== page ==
When New York's Grand Central Terminal opened to the public on February 2, 1913, it was both an engineering marvel and an architectural masterpiece.  Constructed to house the state-of-the-art electrified trains running underground, the public space was designed to make people think they were in a cathedral.  It symbolized the golden era of transportation when long distance train travel was new-fashioned and luxurious and provided a suitably impressive and inspiring terminal for departing and arriving passengers.

With the decline in rail travel in the 1950s, the magnificent Grand Central began to lose its luster, and by the 1970s it had become dirty, dangerous and a place to be avoided.  In fact it was slated for demolition when, in a now legendary battle spearheaded by Jacqueline Kennedy Onassis, it was recognized as a landmark property and spared the wrecking ball.  What followed was a massive renovation project that began with fixing the leaking roof and eventually restored the entire edifice to its former Beaux Arts splendor.

Today, the world's largest train terminal accommodates 750,000 regional commuters and 10,000 non-traveling visitors every day.  45 platforms service 63 tracks on which trains arrive and depart every 58 seconds during rush hour.  The building itself stands eight stories high and covers the area between Lexington and Madison Avenues from 42nd to 45th Streets with its subterranean footprint reaching up to 97th Street.  There are over 10,000 panes of glass filling the Main Concourse with natural light and illuminating the curious zodiac ceiling painted by French Belle Epoque artist Paul Helleu.  The 2,500 gold stars highlighting the constellations are actually backward, painted in reverse in a sort of "God's-eye view" of the heavens.

There are many interesting facts about Grand Central and some surprises too.  First of all, Grand Central is a Terminal, not a station.  Its subbasement is the deepest basement in New York City - more than ten stories below street level.  There is a secret side track, Track 61, that runs below Park Avenue to a special underground entrance to the Waldorf-Astoria Hotel initially used by President Franklin D. Roosevelt for privacy and security.  FDR's armored rail car is still parked beside the Waldorf's subterranean platform.  Another secret basement is not even recorded on the official blueprints - 130 feet below the Main Concourse is "M42" where the rotary converters that change A/C into D/C currents to power the rail lines are housed.

On a more decorative note, the magnificent stained glass clock that faces 42nd Street is the largest work of Tiffany glass in the world, thirteen feet in circumference and surrounded by giant sculptures of Minerva, Hercules and Mercury.  Inside, the signature round brass clock that anchors the information booth at the center of the Main Concourse, features four convex faces each made of opal and valued at $20 million!  This clock has been a meeting place for generations of New Yorkers and is now the symbol of the centennial.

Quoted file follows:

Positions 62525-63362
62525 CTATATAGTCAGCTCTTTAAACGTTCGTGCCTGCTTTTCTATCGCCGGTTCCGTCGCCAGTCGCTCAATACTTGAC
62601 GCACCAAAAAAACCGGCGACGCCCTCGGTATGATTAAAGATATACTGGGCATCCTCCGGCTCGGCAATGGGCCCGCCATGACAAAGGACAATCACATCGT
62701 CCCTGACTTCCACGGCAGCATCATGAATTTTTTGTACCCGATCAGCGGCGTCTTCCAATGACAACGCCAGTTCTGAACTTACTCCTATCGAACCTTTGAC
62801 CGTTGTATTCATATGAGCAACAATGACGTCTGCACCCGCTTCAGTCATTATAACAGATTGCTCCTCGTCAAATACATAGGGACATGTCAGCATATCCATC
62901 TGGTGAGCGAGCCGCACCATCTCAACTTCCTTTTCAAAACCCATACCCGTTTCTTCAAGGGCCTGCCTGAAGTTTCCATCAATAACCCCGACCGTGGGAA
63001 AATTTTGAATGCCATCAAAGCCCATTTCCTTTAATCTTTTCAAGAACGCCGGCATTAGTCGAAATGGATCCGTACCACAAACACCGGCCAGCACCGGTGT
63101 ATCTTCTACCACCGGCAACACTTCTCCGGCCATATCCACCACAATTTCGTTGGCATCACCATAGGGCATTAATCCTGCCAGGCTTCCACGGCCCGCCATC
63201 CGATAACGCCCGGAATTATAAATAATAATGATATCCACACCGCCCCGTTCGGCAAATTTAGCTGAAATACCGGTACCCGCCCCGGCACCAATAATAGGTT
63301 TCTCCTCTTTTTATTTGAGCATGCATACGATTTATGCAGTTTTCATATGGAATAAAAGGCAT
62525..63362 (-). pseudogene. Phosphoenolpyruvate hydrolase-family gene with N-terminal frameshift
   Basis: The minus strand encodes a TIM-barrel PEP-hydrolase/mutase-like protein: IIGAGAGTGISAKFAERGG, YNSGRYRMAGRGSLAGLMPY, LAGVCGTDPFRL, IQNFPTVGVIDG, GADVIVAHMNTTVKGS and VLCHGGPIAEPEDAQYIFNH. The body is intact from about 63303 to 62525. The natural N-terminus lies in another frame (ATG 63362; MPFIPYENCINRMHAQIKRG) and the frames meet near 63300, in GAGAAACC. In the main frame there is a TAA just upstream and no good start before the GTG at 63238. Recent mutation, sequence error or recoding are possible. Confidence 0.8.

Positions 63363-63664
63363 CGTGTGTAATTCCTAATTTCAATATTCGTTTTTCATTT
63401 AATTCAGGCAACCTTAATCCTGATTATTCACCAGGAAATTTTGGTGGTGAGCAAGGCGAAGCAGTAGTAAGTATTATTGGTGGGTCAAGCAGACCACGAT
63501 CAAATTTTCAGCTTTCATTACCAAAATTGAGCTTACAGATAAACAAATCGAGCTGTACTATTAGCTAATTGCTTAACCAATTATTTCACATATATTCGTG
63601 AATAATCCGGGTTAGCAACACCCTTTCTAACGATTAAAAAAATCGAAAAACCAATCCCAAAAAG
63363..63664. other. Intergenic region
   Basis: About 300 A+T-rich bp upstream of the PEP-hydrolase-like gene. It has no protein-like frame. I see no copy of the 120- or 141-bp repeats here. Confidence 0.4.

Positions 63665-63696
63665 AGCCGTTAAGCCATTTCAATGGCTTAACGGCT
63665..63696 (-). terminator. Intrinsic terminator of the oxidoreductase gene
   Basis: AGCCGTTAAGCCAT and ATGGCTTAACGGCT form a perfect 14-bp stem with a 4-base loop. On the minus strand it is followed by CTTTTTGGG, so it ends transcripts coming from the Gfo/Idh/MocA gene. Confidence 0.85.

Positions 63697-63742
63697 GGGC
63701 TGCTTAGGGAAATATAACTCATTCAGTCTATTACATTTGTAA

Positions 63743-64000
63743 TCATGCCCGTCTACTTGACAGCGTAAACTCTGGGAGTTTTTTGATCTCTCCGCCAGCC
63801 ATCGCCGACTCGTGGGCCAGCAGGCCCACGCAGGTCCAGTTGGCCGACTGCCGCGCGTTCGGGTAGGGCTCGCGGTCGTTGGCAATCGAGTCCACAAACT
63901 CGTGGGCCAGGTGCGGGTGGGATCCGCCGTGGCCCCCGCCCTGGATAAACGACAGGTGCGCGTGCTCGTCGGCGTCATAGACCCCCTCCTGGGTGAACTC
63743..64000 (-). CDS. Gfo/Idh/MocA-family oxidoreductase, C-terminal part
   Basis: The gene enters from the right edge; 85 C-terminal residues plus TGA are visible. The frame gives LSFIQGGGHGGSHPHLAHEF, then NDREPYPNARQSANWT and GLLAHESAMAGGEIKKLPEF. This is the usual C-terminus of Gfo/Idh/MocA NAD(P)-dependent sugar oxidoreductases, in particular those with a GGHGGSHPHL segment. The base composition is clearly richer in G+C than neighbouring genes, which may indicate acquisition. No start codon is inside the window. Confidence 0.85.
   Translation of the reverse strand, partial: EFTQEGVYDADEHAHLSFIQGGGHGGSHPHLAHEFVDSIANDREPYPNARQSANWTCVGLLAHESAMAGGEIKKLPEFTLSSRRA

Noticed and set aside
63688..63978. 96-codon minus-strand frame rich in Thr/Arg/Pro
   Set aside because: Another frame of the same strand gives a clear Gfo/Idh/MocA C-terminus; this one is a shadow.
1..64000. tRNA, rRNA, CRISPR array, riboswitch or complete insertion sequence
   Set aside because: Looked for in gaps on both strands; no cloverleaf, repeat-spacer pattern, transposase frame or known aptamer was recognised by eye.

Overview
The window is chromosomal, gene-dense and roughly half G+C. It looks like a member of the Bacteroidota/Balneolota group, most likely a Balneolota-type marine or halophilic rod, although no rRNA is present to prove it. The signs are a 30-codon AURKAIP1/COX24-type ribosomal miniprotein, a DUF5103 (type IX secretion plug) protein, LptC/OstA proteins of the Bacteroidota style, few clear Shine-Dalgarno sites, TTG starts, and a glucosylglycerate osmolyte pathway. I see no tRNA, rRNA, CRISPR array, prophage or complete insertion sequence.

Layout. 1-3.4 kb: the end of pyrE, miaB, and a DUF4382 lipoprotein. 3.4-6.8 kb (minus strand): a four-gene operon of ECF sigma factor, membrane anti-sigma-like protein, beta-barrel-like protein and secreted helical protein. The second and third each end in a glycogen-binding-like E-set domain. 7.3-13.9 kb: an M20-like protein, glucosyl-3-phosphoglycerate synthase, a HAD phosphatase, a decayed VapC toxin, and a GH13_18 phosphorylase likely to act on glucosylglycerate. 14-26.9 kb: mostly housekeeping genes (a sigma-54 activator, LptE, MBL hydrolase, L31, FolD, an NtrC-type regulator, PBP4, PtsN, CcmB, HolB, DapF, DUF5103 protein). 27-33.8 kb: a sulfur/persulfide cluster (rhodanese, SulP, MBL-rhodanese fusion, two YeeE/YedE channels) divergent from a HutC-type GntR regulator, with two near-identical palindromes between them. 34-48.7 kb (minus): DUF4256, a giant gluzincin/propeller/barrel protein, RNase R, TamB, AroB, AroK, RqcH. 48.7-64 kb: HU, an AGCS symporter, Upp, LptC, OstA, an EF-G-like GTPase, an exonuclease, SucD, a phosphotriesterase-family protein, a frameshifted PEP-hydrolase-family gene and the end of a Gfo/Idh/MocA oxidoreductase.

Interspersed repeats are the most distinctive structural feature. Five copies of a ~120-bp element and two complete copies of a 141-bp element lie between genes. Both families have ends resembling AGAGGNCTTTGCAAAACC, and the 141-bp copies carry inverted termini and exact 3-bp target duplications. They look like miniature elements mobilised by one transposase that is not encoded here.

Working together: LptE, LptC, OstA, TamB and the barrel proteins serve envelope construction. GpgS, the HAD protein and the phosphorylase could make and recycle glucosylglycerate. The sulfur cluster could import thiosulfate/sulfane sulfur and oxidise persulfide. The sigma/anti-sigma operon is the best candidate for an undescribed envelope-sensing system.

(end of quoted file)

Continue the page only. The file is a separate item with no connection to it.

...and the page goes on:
Grand Central is home to many stylish shops and restaurants but none is more famous than The Oyster Bar which has been in the same location since the Terminal opened.  Its vaulted ceilings with glazed tiles offer more than just charm - they also provide a "whispering gallery" an acoustical anomaly that allows even hushed conversations to be transmitted from one end of the restaurant to the other!

The Campbell Apartment on the balcony level was originally the private office and party pad, complete with wine cellar and pipe organ, of businessman John Campbell.  After his death in 1957 the apartment served as the Grand Central police station and since 1999 it has been returned to its former Neo-Florentine glory as an ultra chic lounge and bar.  But old habits die hard and there have been numerous reports of paranormal sightings as the ghosts of elegant ladies and gentleman appear and disappear with disturbing frequency.

Perhaps one of the more romantic aspects of Grand Central involved the "Kissing Room", also known as the "Romeo and Juliet Gallery".  In the early 20th century public displays of affection were frowned upon and attendants were employed to monitor overly amorous activity in the Terminal.  However, there was special accommodation made for people departing on long distance trips, and later for wives and girlfriends of servicemen returning from World War II.  In a separate reception area officially called the Biltmore Room and located just off the Main Concourse, sweethearts could part and reunite with appropriate tenderness and a lingering kiss was not out of line.  Long out of use, the Biltmore Room will soon be rejuvenated as it is slated to become one of the main thoroughfares for the new Long Island Rail Road lines currently under construction.

I remember visiting Grand Central when I first moved to New York in the 1980s.  It was dark and dirty and filled with derelicts and I was amazed when older citizens would recall changing from work clothes to evening wear in the Terminal's spotlessly maintained ladies' and gentleman's lounges.  Then the transformation began and the dingy ceiling became a twinkling sky (with a small spot left untouched for comparison's sake), the marble returned to its creamy brightness and the brass chandeliers and fixtures regained their brilliance.  Grand Central became a symbol of the rebirth of the City itself and continues to be a source of inspiration and pride.  Happy Birthday Grand Central Terminal - here's to 100 more years of glory!

P.S.  It is sadly ironic that New York's most charismatic mayor, Ed Koch, another icon of the City's renewal, passed away on this very anniversary day.  He will be greatly missed.